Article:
5. What's the biggest drawback and the biggest plus about writing while traveling?
We usually move every couple of weeks during late spring and up until December/January. On our travel days we're busy taking down, driving, then setting up again. That usually doesn't take all day. We travel between 4-6 hours. On those days I usually focus more on the business side of writing. I guess the drawback would be losing writing time.

But the plus is so rewarding. Karl and I had traveled some, but never like this. Wow! Our United States are beautiful! And the people we meet have all been so nice. Right now, I'm writing this sitting at the desk in the living room (I only write books in the bedroom because it's quieter there) but I can see all these beautiful trees and there are birds everywhere. Oklahoma is a beautiful state. Friday we'll be in Missouri.

6. Let's visit Fantasy Land where anything is possible. Since you're constantly traveling from one scenic campground to the next, who would you pick to travel with you?
I thought about this long and hard. Maybe a history buff who could point out things we miss or maybe a marketing guru. Karl and I could always use help in that area. A tour guide might be fun since we sort of slid into the side of a mountain last year in Tennessee when our GPS took us up a horrible road. We had to stay in Chattanooga six weeks waiting on repairs. No, I think we'll just stumble along on our own making mistakes. Most of the time they're not as bad as the mountain incident, and we discover a beautiful waterfall, or a strange looking bird, or, like the other night, a river otter.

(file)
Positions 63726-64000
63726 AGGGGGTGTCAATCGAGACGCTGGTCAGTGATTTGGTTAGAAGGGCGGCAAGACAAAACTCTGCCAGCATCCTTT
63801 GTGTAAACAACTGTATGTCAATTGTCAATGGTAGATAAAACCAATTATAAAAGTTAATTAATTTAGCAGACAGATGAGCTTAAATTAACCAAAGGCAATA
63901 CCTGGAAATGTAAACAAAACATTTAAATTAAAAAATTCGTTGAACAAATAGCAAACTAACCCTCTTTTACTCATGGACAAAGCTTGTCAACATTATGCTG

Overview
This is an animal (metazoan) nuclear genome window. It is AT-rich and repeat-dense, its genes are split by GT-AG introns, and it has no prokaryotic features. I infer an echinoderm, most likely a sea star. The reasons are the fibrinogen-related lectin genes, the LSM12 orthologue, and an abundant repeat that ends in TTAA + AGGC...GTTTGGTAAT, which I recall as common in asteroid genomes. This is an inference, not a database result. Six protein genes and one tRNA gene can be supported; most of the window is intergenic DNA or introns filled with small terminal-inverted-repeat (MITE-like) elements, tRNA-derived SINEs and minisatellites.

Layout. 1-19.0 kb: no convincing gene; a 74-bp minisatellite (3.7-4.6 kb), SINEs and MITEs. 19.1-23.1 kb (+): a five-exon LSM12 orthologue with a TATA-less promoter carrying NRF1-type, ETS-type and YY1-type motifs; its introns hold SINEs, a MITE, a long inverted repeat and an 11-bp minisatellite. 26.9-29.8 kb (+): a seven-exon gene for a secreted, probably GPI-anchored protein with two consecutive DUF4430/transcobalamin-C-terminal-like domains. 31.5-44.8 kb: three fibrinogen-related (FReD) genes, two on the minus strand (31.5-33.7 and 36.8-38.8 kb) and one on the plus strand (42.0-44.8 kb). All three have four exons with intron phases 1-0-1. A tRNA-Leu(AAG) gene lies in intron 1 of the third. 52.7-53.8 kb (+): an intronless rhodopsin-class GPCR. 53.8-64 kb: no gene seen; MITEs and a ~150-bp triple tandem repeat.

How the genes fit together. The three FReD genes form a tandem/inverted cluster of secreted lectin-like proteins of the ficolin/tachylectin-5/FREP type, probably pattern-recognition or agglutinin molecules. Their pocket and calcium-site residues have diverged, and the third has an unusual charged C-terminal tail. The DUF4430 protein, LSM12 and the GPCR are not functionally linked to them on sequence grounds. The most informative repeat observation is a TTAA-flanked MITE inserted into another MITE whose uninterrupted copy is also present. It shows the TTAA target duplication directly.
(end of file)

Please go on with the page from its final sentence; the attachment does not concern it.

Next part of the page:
7. Last question before we leave Fantasy Land. Who would you cast as the heroine and hero to star in the movie version of the book?
The second book in my Forbidden series will be later this month so I'll focus on the first book, Forbidden Magic, which can be read for free in Kindle Unlimited. My heroine is half witch/half vampire. I think Jennifer Lawrence would make a great Dominique because she's tough and definitely Ian Somerhalder for my vampire hero, Blaine.

Thanks, Karen, for showing us what a writer's life on the road is all about.

Readers, add Forbidden Magic: Forbidden Series Book One by Karen Kelley to your Romance Library. You'll find it at Amazon.

Post Script

Joan Reeves is a New York Times and USA Today bestselling author. She'd be delighted if you’d follow her on Amazon, Facebook, and Twitter.